Term life insurance provides coverage for a limited period of time, the relevant term. After that period, the insured can either drop the policy or pay annually increasing premiums to continue the coverage. If the insured dies during the term, the death benefit will be paid to the beneficiary. Term insurance is often the most inexpensive way to purchase a substantial death benefit on a coverage amount per premium dollar basis.
Term insurance functions in a manner similar to most other types of insurance in that it satisfies claims against what is insured if the premiums are up to date and the contract has not expired, and does not expect a return of Premium dollars if no claims are filed. As an example, auto insurance will satisfy claims against the insured in the event of an accident and a home owner policy will satisfy claims against the home if it is damaged or destroyed by, for example, an earthquake or fire. Whether or not these events will occur is uncertain, and if the policy holder discontinues coverage because he has sold the insured car or home the insurance company will not refund the premium. This is purely risk protection.
The most common form of term life insurance is guaranteed level premium term life insurance, where the premium is guaranteed to be the same for a given period of years. The most common terms are 10, 15, 20, and 30 years. In this form, the premium paid each year is the same. The longer the term the premium is level for, the higher the premium, because the older, more expensive to insure years are averaged into the premium. Most level term programs include a renewal option and allow the insured to renew for a maximum guaranteed rate if the insured period needs to be extended. Typically this clause is invoked only if the health of the insured deteriorates significantly during the term.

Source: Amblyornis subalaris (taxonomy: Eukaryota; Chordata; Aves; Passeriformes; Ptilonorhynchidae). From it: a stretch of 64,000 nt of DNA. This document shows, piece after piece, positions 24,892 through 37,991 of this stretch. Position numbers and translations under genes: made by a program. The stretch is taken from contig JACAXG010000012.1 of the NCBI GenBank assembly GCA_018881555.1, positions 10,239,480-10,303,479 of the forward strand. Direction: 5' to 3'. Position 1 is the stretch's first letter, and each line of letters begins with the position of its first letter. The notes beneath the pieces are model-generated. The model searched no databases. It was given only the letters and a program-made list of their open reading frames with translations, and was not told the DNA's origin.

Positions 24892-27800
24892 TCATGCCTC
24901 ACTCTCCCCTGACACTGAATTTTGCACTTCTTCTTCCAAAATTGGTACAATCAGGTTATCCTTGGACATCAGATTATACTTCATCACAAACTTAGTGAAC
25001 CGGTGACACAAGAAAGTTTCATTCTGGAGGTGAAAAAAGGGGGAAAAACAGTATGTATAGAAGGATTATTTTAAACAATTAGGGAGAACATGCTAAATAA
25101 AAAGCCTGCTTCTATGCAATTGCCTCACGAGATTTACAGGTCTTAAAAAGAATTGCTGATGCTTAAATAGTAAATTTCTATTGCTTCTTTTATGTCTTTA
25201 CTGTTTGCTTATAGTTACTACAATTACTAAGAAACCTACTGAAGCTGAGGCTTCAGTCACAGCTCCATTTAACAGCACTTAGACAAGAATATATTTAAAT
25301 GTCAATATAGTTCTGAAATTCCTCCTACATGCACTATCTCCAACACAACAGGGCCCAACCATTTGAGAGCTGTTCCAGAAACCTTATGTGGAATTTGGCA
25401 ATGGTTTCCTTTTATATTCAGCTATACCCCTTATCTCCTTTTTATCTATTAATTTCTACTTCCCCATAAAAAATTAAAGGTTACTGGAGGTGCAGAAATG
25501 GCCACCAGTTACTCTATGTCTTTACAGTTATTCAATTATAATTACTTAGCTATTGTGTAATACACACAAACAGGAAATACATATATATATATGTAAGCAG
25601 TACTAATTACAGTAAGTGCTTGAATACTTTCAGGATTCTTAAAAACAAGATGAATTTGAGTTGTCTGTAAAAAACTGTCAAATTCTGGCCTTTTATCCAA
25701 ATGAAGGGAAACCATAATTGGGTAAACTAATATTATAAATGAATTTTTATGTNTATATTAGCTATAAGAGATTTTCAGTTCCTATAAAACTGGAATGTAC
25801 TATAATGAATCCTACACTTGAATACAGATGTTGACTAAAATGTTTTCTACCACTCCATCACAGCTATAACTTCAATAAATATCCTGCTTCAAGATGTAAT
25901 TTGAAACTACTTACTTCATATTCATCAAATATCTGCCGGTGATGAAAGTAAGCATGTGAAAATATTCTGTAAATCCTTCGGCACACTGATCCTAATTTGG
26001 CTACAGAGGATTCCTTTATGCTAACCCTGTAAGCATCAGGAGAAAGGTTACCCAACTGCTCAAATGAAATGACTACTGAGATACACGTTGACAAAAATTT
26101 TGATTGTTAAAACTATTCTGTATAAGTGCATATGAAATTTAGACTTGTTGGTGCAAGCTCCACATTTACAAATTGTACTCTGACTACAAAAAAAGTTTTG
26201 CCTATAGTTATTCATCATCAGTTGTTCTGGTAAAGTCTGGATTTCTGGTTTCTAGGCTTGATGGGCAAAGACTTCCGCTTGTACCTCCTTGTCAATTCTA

Return of premium life insurance is a type of term life insurance policy. The concept is that the policy returns the premiums you have paid for coverage over that fixed term period if coverage is never used. For instance, a $1 million policy bought for $50,000 over a 30 year period would result in the $50,000 being refunded to the policyholder.
Critics point to the rate of return being less than in a typical investment, as well as the extra cost of the policy compared to basic term life insurance policies. Also, if the policy is cancelled at any time, no money is refunded. While this was the original concept, many current policies do allow prorated refunds at some point during the life of the policy.